|Publication number||US6552477 B2|
|Application number||US 09/244,558|
|Publication date||Apr 22, 2003|
|Filing date||Feb 3, 1999|
|Priority date||Feb 3, 1999|
|Also published as||US6464550, US20020021069, US20020063513|
|Publication number||09244558, 244558, US 6552477 B2, US 6552477B2, US-B2-6552477, US6552477 B2, US6552477B2|
|Inventors||Ji Ung Lee|
|Original Assignee||Micron Technology, Inc.|
|Export Citation||BiBTeX, EndNote, RefMan|
|Patent Citations (10), Non-Patent Citations (2), Classifications (10), Legal Events (6)|
|External Links: USPTO, USPTO Assignment, Espacenet|
This invention was made with government support under contract No. DABT63-97-C-0001 awarded by Advanced Research Projects Agency (ARPA). The Government has certain rights in this invention.
The present invention relates to field emission display backplates and methods of forming field emission display backplates.
Field emission displays are utilized in a growing number of applications. Some conventional field emission display configurations include a cathode plate, also referred to as a backplate, having a series of emitter tips fabricated thereon. The emitters are configured to selectively emit electrons toward an opposing screen of a faceplate to produce an image. Such a screen is typically coated with a phosphor to produce an image responsive to emitted electrons striking the screen.
Multiple emitters are typically utilized to excite a single pixel. For example, hundreds of emitters may be utilized for a single pixel. Individual pixels can contain a deposited one of red, green or blue phosphor.
A grid, also commonly referred to as a gate, comprising a conductive material such as metal or polysilicon is preferably formed adjacent and spaced from the emitter tips. The gate is preferably positively charged providing an anode to selectively control the emission of electrons from a corresponding emitter. Inasmuch as the substrate is usually grounded or provided at a lower voltage potential, the selective application of a positive voltage to the gate results in the selective emission of electrons from the corresponding emitter. Further, the corresponding screen of the faceplate may be positively charged to attract emitted electrons. An exemplary field emission display configuration is described in U.S. Pat. No. 5,229,331, assigned to the assignee of the present invention, and incorporated herein by reference.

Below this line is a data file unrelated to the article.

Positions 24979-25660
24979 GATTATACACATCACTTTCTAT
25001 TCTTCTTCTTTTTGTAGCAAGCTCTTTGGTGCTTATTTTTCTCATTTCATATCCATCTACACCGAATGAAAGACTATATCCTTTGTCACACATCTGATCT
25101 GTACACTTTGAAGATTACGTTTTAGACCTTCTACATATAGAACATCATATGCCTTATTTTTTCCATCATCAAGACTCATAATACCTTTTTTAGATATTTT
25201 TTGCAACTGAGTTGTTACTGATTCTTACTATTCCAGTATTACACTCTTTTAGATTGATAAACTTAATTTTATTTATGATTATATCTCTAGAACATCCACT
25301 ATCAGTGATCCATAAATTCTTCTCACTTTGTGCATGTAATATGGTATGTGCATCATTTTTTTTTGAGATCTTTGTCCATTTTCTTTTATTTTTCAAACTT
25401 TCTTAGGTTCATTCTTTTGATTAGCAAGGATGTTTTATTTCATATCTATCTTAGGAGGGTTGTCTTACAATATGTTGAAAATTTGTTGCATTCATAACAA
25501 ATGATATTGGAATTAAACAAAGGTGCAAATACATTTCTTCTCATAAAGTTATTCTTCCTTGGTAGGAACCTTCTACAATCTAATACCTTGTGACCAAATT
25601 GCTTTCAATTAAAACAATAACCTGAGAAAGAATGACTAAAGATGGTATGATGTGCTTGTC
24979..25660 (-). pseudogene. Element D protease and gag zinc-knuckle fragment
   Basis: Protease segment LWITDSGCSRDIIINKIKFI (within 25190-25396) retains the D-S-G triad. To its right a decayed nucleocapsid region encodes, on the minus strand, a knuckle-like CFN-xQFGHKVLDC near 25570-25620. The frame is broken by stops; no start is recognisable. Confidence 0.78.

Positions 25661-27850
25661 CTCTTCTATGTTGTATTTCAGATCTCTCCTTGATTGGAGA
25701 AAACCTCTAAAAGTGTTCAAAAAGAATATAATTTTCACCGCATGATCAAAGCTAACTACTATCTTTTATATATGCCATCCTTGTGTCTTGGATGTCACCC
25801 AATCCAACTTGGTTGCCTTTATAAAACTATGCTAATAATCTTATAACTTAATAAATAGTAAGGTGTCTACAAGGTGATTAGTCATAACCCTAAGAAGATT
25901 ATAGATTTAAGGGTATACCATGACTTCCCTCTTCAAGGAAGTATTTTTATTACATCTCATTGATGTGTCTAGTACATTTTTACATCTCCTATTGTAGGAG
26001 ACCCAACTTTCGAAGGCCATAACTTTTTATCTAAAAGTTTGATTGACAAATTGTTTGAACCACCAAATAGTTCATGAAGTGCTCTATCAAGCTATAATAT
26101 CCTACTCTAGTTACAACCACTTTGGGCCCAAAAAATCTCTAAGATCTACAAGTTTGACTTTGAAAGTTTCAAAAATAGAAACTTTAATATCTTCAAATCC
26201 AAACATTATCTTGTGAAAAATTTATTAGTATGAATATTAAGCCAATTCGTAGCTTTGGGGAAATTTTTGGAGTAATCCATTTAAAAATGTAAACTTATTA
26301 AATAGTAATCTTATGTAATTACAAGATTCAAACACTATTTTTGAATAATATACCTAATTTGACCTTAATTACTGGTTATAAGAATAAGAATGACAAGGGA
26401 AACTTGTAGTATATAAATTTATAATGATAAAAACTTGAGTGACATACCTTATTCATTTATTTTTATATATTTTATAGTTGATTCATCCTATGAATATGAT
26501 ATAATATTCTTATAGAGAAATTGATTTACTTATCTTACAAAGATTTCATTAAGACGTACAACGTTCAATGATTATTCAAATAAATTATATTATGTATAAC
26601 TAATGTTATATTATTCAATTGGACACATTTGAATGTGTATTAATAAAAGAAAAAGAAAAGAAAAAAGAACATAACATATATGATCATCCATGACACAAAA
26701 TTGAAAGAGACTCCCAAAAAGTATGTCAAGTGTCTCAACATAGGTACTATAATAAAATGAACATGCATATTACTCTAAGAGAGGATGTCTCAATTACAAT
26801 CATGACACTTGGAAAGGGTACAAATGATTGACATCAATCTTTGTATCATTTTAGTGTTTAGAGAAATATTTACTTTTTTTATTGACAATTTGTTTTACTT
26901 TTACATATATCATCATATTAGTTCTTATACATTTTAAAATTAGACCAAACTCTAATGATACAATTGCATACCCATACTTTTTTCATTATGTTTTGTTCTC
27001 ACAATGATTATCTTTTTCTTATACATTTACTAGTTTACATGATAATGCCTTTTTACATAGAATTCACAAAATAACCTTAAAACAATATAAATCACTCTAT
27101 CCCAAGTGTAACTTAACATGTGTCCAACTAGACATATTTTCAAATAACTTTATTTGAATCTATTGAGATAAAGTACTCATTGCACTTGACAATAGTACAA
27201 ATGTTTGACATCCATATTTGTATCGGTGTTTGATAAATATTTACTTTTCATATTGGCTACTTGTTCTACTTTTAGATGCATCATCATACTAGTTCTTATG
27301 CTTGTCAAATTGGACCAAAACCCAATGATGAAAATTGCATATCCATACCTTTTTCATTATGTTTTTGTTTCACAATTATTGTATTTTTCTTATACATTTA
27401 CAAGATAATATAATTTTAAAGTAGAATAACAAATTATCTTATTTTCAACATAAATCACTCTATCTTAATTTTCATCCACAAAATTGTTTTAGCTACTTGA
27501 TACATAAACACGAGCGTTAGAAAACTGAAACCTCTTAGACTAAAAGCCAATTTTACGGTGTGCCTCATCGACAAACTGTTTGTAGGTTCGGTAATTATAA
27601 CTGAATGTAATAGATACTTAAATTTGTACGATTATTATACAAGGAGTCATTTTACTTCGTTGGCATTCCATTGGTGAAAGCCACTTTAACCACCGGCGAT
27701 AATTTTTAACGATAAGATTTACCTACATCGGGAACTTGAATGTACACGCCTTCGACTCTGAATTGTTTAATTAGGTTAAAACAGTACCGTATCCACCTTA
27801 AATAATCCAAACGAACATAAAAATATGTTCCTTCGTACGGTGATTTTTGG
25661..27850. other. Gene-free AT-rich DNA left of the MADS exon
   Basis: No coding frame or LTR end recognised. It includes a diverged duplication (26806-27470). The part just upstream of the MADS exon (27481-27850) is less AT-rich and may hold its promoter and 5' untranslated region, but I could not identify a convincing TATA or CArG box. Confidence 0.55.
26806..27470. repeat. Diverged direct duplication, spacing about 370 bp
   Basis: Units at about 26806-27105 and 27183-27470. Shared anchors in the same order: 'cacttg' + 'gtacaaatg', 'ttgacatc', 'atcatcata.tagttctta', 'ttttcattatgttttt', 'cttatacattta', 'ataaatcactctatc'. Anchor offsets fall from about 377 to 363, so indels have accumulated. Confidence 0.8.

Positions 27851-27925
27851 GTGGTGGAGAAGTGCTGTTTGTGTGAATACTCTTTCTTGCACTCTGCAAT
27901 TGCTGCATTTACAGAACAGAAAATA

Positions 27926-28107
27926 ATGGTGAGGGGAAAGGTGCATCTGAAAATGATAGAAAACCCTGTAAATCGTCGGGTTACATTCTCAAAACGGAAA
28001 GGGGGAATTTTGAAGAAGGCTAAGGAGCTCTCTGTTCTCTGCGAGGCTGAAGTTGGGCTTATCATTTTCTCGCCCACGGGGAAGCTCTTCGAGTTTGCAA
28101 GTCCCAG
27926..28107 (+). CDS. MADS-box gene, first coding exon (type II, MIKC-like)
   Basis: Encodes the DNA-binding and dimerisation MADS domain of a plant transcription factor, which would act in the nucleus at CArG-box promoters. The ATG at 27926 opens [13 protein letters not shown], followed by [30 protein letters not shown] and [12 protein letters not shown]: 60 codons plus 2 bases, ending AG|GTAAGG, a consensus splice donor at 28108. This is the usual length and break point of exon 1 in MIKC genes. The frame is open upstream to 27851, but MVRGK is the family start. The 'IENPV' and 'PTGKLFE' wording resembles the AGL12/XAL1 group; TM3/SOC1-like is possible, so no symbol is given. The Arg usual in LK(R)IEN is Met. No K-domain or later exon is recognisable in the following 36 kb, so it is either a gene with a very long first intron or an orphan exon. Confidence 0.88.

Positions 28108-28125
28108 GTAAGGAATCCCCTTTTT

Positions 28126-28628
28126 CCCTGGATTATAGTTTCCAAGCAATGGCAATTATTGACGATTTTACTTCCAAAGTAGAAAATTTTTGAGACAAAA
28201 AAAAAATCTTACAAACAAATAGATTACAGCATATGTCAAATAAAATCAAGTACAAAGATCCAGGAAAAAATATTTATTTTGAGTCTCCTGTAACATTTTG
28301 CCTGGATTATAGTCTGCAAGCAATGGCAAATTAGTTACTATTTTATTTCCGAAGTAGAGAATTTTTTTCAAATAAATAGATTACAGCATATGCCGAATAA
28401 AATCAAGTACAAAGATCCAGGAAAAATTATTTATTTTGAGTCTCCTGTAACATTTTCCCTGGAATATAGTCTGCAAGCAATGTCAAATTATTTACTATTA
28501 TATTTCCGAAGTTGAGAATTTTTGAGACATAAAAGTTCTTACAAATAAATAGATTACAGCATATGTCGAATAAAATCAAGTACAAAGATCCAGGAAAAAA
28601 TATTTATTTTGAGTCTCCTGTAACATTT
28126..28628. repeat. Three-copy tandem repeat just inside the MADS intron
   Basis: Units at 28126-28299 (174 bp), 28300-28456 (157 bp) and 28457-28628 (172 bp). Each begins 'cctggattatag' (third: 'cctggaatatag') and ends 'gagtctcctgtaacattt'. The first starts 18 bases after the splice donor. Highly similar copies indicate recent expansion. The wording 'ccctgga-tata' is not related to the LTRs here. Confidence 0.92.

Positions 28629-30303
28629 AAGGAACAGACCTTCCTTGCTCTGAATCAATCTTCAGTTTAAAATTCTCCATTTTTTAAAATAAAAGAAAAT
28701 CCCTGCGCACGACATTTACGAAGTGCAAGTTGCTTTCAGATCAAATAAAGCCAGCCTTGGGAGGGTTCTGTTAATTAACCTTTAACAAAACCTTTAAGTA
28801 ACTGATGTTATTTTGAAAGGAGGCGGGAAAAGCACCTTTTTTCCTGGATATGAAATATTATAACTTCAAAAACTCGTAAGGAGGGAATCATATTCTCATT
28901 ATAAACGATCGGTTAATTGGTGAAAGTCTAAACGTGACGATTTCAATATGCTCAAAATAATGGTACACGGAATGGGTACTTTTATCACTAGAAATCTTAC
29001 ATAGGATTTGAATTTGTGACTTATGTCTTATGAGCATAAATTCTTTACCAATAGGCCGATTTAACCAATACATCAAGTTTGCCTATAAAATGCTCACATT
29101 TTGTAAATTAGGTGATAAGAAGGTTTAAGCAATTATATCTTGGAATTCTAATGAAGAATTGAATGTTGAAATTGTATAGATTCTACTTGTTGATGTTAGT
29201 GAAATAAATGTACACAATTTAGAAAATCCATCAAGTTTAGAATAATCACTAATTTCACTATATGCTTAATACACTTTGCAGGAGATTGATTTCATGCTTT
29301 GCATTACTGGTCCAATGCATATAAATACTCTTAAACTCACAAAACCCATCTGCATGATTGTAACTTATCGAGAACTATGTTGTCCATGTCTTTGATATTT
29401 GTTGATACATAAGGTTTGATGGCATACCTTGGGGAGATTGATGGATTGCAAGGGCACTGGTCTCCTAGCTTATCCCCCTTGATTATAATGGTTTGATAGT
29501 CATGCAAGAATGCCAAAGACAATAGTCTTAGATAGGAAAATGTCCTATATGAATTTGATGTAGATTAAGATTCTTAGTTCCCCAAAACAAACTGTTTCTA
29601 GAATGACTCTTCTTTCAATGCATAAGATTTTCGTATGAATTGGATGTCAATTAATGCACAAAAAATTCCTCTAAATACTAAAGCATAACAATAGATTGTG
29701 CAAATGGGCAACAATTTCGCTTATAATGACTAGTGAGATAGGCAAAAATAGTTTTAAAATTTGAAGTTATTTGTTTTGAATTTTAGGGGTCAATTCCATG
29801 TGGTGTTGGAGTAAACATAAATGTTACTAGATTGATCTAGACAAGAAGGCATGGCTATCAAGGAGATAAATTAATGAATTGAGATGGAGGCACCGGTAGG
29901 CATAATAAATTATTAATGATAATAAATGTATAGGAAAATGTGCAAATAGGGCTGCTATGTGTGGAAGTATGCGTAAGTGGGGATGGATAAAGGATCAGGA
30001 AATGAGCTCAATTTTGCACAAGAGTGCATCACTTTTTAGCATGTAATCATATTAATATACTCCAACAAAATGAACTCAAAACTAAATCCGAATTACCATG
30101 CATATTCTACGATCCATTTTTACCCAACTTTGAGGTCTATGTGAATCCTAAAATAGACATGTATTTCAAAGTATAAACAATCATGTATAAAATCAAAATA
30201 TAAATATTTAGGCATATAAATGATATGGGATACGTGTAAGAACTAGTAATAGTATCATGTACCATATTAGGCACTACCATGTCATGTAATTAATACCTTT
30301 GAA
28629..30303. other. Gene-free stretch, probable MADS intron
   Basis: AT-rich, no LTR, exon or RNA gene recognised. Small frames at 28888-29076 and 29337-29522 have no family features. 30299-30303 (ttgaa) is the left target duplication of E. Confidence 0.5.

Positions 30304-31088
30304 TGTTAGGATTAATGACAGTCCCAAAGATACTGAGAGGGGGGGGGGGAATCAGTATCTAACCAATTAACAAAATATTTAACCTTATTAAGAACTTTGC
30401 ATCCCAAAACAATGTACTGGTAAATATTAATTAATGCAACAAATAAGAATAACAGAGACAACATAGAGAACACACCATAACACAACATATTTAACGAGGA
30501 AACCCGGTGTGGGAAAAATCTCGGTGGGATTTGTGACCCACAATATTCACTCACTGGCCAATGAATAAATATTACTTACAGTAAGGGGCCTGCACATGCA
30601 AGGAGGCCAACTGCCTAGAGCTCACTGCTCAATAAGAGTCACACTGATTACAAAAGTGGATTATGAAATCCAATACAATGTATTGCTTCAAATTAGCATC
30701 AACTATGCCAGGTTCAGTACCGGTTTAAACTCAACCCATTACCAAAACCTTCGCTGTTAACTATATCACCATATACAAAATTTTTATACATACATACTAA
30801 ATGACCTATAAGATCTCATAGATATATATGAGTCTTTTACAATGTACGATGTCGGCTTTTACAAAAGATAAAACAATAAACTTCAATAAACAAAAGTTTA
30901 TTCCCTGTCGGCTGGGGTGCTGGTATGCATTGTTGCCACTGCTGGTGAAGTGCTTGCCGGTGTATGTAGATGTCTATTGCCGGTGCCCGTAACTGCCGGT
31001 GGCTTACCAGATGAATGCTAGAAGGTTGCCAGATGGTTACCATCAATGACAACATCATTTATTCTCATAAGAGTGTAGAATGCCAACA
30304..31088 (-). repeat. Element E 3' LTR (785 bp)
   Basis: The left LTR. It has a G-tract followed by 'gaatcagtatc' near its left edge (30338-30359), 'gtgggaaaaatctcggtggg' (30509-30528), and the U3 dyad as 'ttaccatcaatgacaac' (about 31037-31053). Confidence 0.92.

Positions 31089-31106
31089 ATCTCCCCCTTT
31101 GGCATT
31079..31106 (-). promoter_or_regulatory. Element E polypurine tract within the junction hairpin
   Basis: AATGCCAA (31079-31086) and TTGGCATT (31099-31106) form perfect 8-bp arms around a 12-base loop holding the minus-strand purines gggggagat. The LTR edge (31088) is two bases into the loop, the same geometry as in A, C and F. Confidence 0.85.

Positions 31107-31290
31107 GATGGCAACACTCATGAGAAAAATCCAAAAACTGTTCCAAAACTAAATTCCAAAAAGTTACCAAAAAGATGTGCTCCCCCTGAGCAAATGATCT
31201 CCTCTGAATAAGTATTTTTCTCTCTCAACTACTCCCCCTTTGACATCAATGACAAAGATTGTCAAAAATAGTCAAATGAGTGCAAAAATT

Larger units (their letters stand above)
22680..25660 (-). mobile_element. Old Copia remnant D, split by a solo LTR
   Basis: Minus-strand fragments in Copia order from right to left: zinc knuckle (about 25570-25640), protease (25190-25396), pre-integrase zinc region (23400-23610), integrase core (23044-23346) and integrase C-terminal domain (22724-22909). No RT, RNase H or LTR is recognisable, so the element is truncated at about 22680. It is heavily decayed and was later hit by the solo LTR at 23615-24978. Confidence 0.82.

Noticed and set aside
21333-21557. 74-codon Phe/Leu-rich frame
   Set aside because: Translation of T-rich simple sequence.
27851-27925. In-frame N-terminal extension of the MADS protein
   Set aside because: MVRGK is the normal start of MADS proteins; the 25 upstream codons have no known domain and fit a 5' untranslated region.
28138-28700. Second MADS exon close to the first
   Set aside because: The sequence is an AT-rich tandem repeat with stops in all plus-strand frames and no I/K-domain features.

It has been observed during operation of conventional field emission displays that undesired or spurious electron emission from the emitter to the grid or gate electrode can occur. Such emitted electrons proceed in a substantially horizontal path and are drawn to the gate electrode as opposed to being drawn to the phosphor screen of the faceplate as desired.
Referring to FIG. 1a-FIG. 1c, a process for fabricating an emitter and grid construction of a conventional field emission display backplate fragment 10 is illustrated. Referring specifically to FIG. 1a, fragment 10 includes a bulk substrate 12. Substrate 12 comprises a monocrystalline silicon wafer, or polysilicon or amorphous silicon on a glass substrate. A layer of first material 13 and a layer of second material 14 are formed within bulk substrate 12. The first and second layers can be doped with impurities to provide p− semiconductive material 13 and n+ semiconductive material 14, respectively. A mask 9 is formed over substrate 12.
Referring to FIG. 1b, isotropic and/or anisotropic etching of the structure of FIG. 1a provides an emitter 11 which extends from a surface of substrate 12. The etch is timed such that emitter 11 typically comprises substantially n+ semiconductive material 14.
Referring to FIG. 1c, a conformal layer of insulative material 18 is deposited over substrate material 13 and emitter 11 following the formation of emitter 11. Thereafter, conductive material 16 having surfaces 17 is formed over the layer of insulative material 18. Field emission display backplate fragment 10 may next undergo chemical-mechanical polishing to remove portions of the conductive material and the conformal insulating material which extends beyond emitter 11 as described in U.S. Pat. No. 5,229,331. The chemical-mechanical polishing step exposes the insulative layer about emitter 11. Wet etching of the insulative layer forms the depicted regions of insulative material 18 and exposes emitter 11.
An electrical field is generated intermediate surfaces 17 of grid 16 and emitter 11 to provide electron emission from emitter 11 through an opening 15 within grid 16. During operation, spurious electrons may be drawn in a substantially horizontal direction towards grid 16 as opposed to a direction through opening 15. Such is undesired. This problem is particularly acute in applications where the spacing intermediate grid surfaces 17 and emitter 11 is reduced to provide a field emission display backplate structure 10 which is operable with lower turn-on voltages.
Referring to FIG. 2, a conventional structure utilized to reduce the emission of spurious electrons from emitter 11 to grid 16 a is illustrated. More specifically, increasing the spacing intermediate the outer surface of emitter 11 and surfaces 17 of grid 16 reduces the flow of such spurious electrons to grid 16.